Tag: Workers Compensation

RFS Response to Volunteer’s Conviction for Fatal Traffic Accident

Associate Professor, Dr Michael Eburn (PhD), provides advice on his Australian Emergency Law blog.

1. A service such as the RFS should have a clear policy of when ‘response’ driving is permitted. It should be when a faster response is likely to significantly improve the outcome and is it necessary to save life, property or the environment. That will require consideration of the nature of the call, time of day, traffic environment etc. It may be appropriate for a first responder to a triple zero call to respond under lights and sirens, but once the service is ‘on scene’ the incident controller needs to consider whether an ‘urgent’ response will make a significant difference to the outcome.

2. The faster response must be necessary, not merely convenient.

3. When the criteria to justify response driving is not met, drivers must drive in accordance with the Australian Road Rules as adopted in your state/territory.

4. The fundamental obligation on all drivers is not to crash. Crashing an emergency service vehicle creates another emergency, delays the response to the first event and causes more trauma. People may die in floods, fires and other events but more people die in car accidents. Drivers should be reminded that no matter what they are responding to, the most important objective is not to crash.

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Firefighter Cancer & Presumptive Legislation

The Commonwealth Act titled “Safety Rehabilitation and Compensation Act 1988” includes a statutory presumption that relates to a person who develops a listed cancer after being employed as a firefighter for a qualifying period. It is deemed (without proof) that their employment as a fire fighter has contributed (to a significant degree) to the contraction of the disease. This makes that person eligible for compensation.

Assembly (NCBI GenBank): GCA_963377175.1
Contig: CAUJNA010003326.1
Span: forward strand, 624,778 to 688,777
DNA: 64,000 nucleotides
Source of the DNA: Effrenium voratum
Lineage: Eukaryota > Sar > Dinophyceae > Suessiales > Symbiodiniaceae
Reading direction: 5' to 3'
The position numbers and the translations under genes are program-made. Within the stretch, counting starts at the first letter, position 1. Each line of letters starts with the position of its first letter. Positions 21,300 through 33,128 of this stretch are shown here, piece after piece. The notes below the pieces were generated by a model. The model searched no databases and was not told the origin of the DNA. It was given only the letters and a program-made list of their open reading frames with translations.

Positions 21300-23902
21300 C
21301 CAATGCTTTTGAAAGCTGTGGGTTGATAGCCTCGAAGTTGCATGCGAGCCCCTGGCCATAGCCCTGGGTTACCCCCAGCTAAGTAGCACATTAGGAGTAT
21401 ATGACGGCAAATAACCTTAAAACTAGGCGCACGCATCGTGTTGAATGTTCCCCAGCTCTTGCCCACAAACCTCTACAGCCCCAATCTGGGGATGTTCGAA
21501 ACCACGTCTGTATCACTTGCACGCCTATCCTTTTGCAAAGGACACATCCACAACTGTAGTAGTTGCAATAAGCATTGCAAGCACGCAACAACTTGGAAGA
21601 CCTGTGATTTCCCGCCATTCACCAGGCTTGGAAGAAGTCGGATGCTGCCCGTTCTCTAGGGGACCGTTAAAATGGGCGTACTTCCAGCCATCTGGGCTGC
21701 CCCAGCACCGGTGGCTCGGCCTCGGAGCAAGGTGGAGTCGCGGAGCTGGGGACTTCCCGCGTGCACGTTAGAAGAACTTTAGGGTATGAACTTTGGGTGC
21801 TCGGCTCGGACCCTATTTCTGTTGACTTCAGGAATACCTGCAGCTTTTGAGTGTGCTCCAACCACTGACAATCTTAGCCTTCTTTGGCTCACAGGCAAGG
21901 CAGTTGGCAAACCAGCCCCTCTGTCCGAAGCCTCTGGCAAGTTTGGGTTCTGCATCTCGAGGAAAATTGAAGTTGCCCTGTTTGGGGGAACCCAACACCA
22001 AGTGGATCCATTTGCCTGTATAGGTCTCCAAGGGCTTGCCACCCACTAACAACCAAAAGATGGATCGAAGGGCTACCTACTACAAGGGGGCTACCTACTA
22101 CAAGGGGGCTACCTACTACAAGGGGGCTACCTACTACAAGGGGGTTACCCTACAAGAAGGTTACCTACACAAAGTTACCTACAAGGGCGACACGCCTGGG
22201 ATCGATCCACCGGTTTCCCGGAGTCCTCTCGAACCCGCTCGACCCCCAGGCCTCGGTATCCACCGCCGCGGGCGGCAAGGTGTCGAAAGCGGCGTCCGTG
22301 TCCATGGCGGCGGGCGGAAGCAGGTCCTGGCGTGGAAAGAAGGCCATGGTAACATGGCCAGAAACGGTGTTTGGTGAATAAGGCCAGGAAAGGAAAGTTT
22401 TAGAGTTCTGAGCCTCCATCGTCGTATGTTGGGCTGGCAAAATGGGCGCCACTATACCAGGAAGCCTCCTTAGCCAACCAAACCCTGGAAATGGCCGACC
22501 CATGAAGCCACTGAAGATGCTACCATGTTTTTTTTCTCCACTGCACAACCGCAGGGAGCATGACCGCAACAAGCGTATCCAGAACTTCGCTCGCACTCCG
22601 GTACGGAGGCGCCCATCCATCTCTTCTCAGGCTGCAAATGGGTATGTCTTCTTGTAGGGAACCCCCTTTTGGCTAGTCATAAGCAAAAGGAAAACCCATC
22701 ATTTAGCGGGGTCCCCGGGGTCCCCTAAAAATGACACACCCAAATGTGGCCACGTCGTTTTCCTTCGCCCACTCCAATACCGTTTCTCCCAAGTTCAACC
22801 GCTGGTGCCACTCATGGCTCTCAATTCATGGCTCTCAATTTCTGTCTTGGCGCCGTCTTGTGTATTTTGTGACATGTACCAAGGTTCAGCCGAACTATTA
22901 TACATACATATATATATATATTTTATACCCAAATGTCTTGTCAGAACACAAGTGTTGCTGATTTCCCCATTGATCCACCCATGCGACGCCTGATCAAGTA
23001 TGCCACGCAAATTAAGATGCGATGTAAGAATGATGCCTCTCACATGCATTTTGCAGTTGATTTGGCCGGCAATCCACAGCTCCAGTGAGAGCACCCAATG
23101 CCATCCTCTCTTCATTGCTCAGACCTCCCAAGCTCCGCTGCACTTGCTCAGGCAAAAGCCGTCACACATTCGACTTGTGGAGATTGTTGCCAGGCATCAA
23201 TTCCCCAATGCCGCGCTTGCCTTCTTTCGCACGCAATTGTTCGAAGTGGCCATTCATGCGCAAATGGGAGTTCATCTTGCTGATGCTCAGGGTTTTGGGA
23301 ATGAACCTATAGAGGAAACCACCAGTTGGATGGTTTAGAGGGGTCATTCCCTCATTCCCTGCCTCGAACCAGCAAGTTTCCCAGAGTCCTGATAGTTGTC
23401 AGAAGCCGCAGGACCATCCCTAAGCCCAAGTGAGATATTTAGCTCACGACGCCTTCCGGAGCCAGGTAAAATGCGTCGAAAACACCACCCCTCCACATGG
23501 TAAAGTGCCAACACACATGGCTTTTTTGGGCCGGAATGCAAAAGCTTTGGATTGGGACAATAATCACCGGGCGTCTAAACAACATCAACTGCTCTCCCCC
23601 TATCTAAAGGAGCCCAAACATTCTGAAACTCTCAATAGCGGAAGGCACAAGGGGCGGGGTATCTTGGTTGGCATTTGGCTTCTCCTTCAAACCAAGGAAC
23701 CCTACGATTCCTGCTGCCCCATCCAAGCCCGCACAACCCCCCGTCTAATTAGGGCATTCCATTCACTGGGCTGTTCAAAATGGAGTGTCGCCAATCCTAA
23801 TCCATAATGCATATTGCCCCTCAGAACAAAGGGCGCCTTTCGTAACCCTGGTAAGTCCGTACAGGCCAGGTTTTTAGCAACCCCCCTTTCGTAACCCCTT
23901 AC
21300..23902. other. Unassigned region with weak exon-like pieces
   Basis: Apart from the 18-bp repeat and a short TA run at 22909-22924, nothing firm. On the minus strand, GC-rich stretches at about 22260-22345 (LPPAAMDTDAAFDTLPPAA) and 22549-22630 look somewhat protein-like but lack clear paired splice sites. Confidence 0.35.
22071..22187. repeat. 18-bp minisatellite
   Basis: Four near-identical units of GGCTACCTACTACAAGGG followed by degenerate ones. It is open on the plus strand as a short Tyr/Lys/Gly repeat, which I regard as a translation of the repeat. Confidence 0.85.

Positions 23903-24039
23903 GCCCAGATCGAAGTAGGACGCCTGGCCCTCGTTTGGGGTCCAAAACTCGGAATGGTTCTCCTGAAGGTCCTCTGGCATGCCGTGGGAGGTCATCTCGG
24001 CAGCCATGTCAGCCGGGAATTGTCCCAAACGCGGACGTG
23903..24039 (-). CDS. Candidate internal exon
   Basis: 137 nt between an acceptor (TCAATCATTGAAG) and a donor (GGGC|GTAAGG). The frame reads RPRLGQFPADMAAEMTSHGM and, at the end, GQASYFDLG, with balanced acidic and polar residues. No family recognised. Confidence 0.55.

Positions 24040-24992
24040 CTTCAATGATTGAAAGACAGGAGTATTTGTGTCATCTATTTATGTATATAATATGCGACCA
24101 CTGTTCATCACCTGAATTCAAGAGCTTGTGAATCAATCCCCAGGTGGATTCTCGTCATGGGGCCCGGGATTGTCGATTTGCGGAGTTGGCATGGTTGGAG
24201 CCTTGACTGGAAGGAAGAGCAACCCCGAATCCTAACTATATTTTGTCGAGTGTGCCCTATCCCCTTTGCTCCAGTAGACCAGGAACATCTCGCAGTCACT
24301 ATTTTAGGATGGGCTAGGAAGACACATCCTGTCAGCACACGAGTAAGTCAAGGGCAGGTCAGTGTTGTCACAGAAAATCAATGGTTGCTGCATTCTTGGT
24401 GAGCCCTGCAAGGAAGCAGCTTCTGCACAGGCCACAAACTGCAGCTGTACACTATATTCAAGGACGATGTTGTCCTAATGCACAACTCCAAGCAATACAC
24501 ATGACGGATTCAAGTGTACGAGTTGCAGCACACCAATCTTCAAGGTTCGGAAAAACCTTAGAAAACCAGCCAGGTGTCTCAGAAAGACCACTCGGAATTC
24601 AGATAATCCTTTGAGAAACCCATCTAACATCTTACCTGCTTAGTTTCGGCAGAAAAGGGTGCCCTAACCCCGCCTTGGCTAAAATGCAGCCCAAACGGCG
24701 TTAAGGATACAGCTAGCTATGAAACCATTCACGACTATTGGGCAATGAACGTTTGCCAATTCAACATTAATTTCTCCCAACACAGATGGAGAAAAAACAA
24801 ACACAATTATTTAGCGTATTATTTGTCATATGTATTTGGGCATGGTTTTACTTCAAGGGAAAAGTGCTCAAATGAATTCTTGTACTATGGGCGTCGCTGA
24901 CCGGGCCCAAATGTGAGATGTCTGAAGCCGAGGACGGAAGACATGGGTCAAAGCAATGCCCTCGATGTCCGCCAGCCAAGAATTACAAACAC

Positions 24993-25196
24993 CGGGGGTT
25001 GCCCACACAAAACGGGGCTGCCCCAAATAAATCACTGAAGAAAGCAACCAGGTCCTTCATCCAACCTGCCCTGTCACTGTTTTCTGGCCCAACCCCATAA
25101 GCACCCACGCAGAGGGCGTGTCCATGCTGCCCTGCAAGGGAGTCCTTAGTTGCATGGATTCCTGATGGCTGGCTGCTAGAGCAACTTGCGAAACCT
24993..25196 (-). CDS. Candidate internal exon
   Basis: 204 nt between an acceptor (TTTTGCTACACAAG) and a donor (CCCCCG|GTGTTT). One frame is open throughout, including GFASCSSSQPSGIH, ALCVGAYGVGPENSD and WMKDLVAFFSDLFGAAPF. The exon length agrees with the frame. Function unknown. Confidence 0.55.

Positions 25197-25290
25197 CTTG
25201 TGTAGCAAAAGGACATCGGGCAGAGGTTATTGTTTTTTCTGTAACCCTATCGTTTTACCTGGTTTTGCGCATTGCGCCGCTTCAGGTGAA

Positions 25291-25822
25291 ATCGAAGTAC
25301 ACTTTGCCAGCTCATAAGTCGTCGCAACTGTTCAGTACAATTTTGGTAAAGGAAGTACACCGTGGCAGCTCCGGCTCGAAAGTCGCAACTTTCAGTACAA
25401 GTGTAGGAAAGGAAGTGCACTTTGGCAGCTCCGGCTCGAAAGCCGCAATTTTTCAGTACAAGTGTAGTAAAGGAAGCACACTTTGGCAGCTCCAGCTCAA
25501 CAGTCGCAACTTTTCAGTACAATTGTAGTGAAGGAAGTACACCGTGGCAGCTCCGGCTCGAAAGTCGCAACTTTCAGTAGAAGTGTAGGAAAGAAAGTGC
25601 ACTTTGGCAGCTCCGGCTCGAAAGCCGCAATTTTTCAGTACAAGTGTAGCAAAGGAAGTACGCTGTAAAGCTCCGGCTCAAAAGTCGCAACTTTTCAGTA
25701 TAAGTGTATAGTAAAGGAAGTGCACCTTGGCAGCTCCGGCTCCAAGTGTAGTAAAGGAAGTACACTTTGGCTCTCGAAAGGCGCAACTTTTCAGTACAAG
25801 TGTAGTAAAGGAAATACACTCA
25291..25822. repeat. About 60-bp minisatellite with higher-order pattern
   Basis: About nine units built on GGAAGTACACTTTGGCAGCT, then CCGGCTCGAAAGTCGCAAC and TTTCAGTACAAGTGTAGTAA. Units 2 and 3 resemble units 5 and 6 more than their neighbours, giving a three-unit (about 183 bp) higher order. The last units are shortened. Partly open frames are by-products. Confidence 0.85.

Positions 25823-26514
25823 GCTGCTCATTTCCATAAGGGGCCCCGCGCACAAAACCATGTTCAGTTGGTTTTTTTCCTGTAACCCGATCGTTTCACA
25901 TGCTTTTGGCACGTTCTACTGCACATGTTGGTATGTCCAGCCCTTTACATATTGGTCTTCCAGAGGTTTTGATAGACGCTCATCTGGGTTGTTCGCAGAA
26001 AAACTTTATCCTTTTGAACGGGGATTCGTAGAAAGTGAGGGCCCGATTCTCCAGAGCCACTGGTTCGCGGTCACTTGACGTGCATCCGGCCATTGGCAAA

Unfortunately, the Commonwealth Act does not relate to NSW FRS fire fighters and many other firefighters around Australia.

Firefighter Unions and other Firefighter Associations around Australia have been pushing for this legislation for some time.

Apart from the Commonwealth legislation, the Tasmanian, South Australian and Western Australian state governments have all introduced presumptive legislation recognising twelve occupational cancers.

The VFFA has recognised that this is an issue for NSW FRS Volunteer Firefighters and we are watching how the other states are progressing in the hope that NSW will follow.

Here are some facts about the issue:

  • Without this type of legislation, firefighters would be asked to provide details of specific exposures to carcinogens and/or the names and dates of any large fires or incidents.
  • Scientific evidence clearly highlights that firefighters are more prone to certain cancers than the general public (because of their work)
  • The scientific evidence (above) has been accepted by the Australian Parliament and four other State Governments.
  • The Australian Parliament passed presumptive legislation for Federally-employed firefighters in 2011, listing a number of cancers found to be more prevalent among firefighters.
  • Monash University researchers have confirmed that there is already good evidence from a very large number of previous human studies that work as a firefighter is associated with an increased risk of several types cancer.

Other links relating to this issue:

 

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Workers Compensation Review

Recent media publications outlining the State Governments plans to review existing Workers Compensation entitlements  should not be viewed as a threat to the level of coverage currently afforded to RFS Volunteers.

The VFFA is well ahead on this issue & have been in communication with the relevant Government Department looking into this review.

We feel comfortable that RFS Volunteers will not see any change to what we currently have in place, most particularly traveling to & from the station for bonafide callouts.

We will keep you abreast of any updates.

If you have any questions on this or any other matters, feel free to contact us at: feedback@volunteerfirefighters.org.au

VFFA – Keeping Volunteers Informed

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